“There are precious few at ease / with moral ambiguities /so we pretend they don’t exist.” From the musical Wicked, with lyrics by Stephen Swartz
Insisting doesn’t make it so. You strongly believe in something. You want people to comply with your wishes, but no one will join you. What do you do?
To win an argument, you try to discover what your audience will respond to. You base your arguments around what they find persuasive. But they sense the tone of our insistence. They still don’t join. You seem too invested. So, now what do you do?
Responsively, you offer them series of potential options, being careful to include only the ones that feel right to you. They are not persuaded. Your bargaining feels less than genuine. They ask you: “Why can’t you accept what we want?”
You sift through your evidence, first-hand experience, third-person anecdotes, remembered opinions from experts. Their question seems intended to throw you off. Of course you cannot agree – that would be self-betrayal. You believe your evidence. Plenty of others – THEY believe your evidence. There’s safety in numbers – you don’t feel alone on this. But, you have this nagging doubt. You consider yourself credible, competent and trustworthy – shouldn’t that count for something? It all comes back to the uniqueness that you feel. Being consistent with that. You have a feeling of certainty about this. Your position has validity; it is informed and real. But still you’re not sure.
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Sound familiar? When evaluating matters of conscience we push ourselves to very edge of our interpretations. We try to see what holds up and what frays under scrutiny. We’ve all read various “moral” dilemmas that ask us to confront any number of sticky situations:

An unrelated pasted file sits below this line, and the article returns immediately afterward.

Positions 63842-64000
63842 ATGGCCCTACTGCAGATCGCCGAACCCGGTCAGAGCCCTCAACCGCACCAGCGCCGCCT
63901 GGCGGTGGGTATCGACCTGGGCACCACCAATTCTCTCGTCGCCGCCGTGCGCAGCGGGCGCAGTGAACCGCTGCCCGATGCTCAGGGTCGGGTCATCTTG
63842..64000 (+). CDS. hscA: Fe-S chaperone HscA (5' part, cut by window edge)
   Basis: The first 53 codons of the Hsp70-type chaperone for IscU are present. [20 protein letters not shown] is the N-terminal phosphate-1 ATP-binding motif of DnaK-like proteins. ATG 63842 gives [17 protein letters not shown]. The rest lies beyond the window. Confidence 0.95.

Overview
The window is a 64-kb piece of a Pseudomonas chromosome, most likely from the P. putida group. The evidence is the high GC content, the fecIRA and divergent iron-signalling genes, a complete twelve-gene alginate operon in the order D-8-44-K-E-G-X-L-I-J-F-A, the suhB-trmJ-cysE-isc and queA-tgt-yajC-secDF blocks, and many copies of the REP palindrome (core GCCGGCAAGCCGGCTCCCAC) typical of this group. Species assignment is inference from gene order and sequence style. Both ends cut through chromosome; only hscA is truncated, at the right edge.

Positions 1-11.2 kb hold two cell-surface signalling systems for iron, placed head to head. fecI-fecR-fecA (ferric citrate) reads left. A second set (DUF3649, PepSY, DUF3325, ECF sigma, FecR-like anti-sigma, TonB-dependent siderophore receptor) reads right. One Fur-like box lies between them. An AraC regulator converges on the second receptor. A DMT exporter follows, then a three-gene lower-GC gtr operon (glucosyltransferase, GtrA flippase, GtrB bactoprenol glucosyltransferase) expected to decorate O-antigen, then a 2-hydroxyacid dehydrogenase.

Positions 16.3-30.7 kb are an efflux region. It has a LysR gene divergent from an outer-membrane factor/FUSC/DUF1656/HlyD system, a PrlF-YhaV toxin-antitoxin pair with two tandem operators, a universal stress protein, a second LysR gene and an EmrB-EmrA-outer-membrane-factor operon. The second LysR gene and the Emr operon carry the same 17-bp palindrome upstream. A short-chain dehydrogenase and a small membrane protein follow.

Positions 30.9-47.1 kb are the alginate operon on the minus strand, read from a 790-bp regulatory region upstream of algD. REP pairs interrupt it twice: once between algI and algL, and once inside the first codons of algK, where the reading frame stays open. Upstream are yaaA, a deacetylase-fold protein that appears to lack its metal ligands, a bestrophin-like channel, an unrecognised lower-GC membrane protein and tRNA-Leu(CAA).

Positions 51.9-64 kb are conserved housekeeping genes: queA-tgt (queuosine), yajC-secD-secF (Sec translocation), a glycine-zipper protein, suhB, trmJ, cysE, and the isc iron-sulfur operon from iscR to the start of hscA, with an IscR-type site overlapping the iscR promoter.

Your best friend is getting married in ONE hour. You discover the soon-to-be-spouse has had an affair. You have concrete evidence to prove their guilt. So, do you tell your best friend and ruin their big day? Or do you say nothing?
This type of question opens chasms of doubt and insecurity. Socially, we try to control the impact we have — knowing that there are reciprocal dependencies — but interpretive “truth” makes it difficult (or impossible) to simply walk away. Getting along is easier than obstructing, and denial seems reasonable given that it’s not your life anyway. So what’s your “judgment” call going to be?
The interesting thing about the mirror (as a root metaphor for moral conscience) is that it demonstrates two things:
1. Reciprocity – a mirror image is a reciprocating image; it follows us and does whatever we do, and
2. Social veracity – a mirror image is an interpretive one; AND it begs us to question not only our interpretation, but also the social veracity of our interpretation as well. We judge ourselves and others based on the social veracity of our interpretations.
As you might guess social veracity is very hard to find. The social reflecting pool is colored with an awful lot of opinions and positions and they there all charged with reciprocity – What happens to me? What happens to others? So we are never completely alone in our decisions. AND we are absolutely alone. Our conscience cannot be co-opted or given out to others without our consent.
So, what’s interesting about the dynamic between insistence and acceptance is both a personal decision and a social one. To be mindful and present in the moment means that we must question our original assumptions. To “choose, respond, and change” means the interpretation can be either — “made up” or “real,” social or personal, solely for our benefit or for the benefit of others. We get to choose. No wonder we are so ill at ease with moral ambiguities we pretend they don’t exist.
Thanks for listening.